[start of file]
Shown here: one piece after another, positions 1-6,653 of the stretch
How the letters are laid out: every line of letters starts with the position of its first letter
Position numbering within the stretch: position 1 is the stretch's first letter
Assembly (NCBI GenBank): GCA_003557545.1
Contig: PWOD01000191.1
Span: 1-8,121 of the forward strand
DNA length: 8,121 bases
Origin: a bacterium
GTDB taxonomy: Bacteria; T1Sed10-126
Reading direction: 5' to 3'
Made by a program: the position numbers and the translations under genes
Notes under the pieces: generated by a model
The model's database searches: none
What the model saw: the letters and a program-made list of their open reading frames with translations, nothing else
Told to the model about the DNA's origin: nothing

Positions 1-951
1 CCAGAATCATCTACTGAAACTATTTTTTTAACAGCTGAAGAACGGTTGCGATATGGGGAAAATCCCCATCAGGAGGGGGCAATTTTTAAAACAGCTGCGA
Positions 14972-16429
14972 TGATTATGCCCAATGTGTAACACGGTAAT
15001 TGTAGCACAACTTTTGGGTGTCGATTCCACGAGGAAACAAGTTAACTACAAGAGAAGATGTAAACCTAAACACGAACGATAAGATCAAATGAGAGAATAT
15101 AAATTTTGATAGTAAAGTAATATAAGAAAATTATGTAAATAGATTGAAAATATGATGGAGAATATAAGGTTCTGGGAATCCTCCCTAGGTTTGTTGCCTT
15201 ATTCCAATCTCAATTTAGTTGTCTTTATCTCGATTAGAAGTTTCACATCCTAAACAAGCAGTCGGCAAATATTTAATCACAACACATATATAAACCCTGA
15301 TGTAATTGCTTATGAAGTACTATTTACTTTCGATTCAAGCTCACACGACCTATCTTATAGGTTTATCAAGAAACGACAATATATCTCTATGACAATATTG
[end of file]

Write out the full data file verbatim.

Shown here: one piece after another, positions 1-6,653 of the stretch
How the letters are laid out: every line of letters starts with the position of its first letter
Position numbering within the stretch: position 1 is the stretch's first letter
Assembly (NCBI GenBank): GCA_003557545.1
Contig: PWOD01000191.1
Span: 1-8,121 of the forward strand
DNA length: 8,121 bases
Origin: a bacterium
GTDB taxonomy: Bacteria; T1Sed10-126
Reading direction: 5' to 3'
Made by a program: the position numbers and the translations under genes
Notes under the pieces: generated by a model
The model's database searches: none
What the model saw: the letters and a program-made list of their open reading frames with translations, nothing else
Told to the model about the DNA's origin: nothing

Positions 1-951
1 CCAGAATCATCTACTGAAACTATTTTTTTAACAGCTGAAGAACGGTTGCGATATGGGGAAAATCCCCATCAGGAGGGGGCAATTTTTAAAACAGCTGCGA
Positions 14972-16429
14972 TGATTATGCCCAATGTGTAACACGGTAAT
15001 TGTAGCACAACTTTTGGGTGTCGATTCCACGAGGAAACAAGTTAACTACAAGAGAAGATGTAAACCTAAACACGAACGATAAGATCAAATGAGAGAATAT
15101 AAATTTTGATAGTAAAGTAATATAAGAAAATTATGTAAATAGATTGAAAATATGATGGAGAATATAAGGTTCTGGGAATCCTCCCTAGGTTTGTTGCCTT
15201 ATTCCAATCTCAATTTAGTTGTCTTTATCTCGATTAGAAGTTTCACATCCTAAACAAGCAGTCGGCAAATATTTAATCACAACACATATATAAACCCTGA
15301 TGTAATTGCTTATGAAGTACTATTTACTTTCGATTCAAGCTCACACGACCTATCTTATAGGTTTATCAAGAAACGACAATATATCTCTATGACAATATTG